According to the Mahāyānasūtrālaṃkāra, p. 147, the middling or intermediate (madhyā) dhāraṇī belongs to the bodhisattva who is still on the impure bhūmis (aśuddhabhūmika), in other words, the first seven bhūmis.
There he is still afflicted with a fleshly body that limits his movements. However, listening respectfully to the collected teachings of the Buddhas, he enters into religion and becomes, from the fifth bhūmi onward, an excellent preacher of the Dharma, endowed with the dhāraṇīs of recollection and practice (śrutācāradhāraṇīpratilabdha dharmabhāṇaka): cf. Daśabhūmika, p. 46.
C. Higher dhāraṇī
This is the prerogative of the bodhisattvas on the pure bhūmis (pariśuddhabhūmika), i.e., the last three bhūmis. From the eighth bhūmi onward, the bodhisattva, rid of his fleshly body, assumes a body born of the fundamental element (dharmadhātujakāya), travels through the ten directions of universes as numerous as the sands of the Ganges, worships the Buddhas, collects their words and communicates them to beings. On the ninth bhūmi, he utilizes an infinite number of dhāraṇīs: cf. Daśabhūmika, p. 71, 79.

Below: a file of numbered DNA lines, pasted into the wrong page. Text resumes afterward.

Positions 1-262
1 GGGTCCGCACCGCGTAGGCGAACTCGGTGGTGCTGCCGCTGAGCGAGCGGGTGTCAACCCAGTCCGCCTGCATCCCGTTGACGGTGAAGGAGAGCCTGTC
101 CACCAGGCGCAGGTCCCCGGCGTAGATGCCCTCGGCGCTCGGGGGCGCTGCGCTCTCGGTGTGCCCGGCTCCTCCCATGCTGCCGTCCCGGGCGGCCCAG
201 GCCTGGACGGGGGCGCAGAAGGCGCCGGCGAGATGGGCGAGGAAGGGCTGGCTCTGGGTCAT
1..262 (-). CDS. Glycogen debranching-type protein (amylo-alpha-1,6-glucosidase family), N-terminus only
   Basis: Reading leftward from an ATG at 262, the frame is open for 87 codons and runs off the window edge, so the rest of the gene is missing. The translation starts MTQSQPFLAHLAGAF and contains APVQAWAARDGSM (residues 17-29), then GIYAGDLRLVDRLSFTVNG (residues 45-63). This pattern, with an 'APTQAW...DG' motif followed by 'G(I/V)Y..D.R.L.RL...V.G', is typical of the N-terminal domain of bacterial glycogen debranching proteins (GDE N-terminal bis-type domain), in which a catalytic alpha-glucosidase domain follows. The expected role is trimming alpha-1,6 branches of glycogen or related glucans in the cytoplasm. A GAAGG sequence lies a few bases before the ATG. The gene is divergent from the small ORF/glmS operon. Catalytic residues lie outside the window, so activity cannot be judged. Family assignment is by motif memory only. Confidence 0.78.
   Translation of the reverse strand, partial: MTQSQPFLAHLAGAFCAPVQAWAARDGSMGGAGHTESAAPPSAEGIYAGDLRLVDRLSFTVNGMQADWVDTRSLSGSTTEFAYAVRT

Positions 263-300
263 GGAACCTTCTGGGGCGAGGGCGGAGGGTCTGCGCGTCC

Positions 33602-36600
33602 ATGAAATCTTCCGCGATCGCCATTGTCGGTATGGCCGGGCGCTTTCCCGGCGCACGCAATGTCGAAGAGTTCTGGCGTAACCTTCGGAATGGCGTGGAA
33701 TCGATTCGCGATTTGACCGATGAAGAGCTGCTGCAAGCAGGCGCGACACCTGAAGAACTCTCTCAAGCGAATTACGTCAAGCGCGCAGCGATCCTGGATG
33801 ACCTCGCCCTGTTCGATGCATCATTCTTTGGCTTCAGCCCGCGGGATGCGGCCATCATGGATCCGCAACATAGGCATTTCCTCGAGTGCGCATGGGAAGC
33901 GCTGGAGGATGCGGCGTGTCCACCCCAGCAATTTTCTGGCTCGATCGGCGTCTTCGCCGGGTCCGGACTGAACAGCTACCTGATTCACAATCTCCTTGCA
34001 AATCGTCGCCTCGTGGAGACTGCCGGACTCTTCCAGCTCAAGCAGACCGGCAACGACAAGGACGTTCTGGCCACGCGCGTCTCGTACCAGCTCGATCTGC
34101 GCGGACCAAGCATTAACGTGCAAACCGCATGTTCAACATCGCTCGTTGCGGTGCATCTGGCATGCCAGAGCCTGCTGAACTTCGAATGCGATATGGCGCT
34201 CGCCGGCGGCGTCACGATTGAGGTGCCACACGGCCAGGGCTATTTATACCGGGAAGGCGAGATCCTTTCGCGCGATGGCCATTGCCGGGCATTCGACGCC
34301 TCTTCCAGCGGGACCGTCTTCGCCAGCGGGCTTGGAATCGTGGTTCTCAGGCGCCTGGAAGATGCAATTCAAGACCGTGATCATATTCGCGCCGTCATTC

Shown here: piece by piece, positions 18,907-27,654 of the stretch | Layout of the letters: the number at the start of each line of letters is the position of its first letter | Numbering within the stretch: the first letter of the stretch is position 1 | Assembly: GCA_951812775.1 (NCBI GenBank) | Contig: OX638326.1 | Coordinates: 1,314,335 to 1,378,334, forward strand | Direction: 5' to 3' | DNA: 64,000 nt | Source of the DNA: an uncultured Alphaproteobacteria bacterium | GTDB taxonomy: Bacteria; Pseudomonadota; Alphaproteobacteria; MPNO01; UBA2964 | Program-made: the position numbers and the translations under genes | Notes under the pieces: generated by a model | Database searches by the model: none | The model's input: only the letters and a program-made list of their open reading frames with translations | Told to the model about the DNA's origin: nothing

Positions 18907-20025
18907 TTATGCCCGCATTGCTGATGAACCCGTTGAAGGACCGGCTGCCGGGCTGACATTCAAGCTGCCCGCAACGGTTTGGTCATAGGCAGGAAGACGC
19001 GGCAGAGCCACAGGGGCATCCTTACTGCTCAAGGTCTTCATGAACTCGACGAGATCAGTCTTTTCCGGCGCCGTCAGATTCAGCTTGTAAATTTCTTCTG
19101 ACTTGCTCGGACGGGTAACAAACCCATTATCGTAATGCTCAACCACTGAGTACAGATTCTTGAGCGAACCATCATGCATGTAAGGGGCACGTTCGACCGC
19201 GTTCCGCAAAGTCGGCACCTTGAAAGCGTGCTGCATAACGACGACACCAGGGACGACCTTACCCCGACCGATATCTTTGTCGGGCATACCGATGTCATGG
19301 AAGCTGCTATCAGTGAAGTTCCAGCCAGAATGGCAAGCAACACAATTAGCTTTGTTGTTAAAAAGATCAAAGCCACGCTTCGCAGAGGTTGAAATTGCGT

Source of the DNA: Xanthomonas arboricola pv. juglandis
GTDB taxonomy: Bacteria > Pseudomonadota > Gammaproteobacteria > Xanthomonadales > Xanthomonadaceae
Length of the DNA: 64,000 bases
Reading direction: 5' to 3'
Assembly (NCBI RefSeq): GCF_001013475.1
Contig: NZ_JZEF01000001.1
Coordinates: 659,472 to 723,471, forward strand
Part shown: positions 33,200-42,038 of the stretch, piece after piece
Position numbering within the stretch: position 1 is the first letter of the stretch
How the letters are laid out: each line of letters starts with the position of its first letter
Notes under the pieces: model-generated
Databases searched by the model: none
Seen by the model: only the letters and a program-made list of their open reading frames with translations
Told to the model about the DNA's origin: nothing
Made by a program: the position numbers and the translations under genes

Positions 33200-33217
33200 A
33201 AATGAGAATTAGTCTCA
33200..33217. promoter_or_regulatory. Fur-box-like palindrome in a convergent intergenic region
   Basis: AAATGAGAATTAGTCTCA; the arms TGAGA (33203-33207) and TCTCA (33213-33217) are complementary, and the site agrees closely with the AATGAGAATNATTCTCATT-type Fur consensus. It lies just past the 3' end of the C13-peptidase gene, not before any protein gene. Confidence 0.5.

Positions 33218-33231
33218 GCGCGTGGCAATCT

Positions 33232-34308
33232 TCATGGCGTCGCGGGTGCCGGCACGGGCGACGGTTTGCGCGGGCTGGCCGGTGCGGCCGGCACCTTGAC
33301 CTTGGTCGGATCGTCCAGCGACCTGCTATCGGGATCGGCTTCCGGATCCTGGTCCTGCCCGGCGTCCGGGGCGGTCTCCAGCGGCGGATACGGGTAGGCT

This higher (adhimātra) dhāraṇī described by the Prajñās (cf. p. 328F) as asaṅgadhāraṇī, is beyond the range of the heretics, śrāvakas, pratyekabuddhas and even beginning (ādikarmika) bodhisattvas. Only bodhisattvas endowed with immense merit, great wisdom and great power can possess it.
It is not questionable that the earliest Mahāyānasūtras and the great scholars may have wished to see, in the dhāraṇīs, a memory (smṛti) increased twofold by wisdom (prajñā), capable of retaining the immense teachings of the Buddhas but still contained in the texts.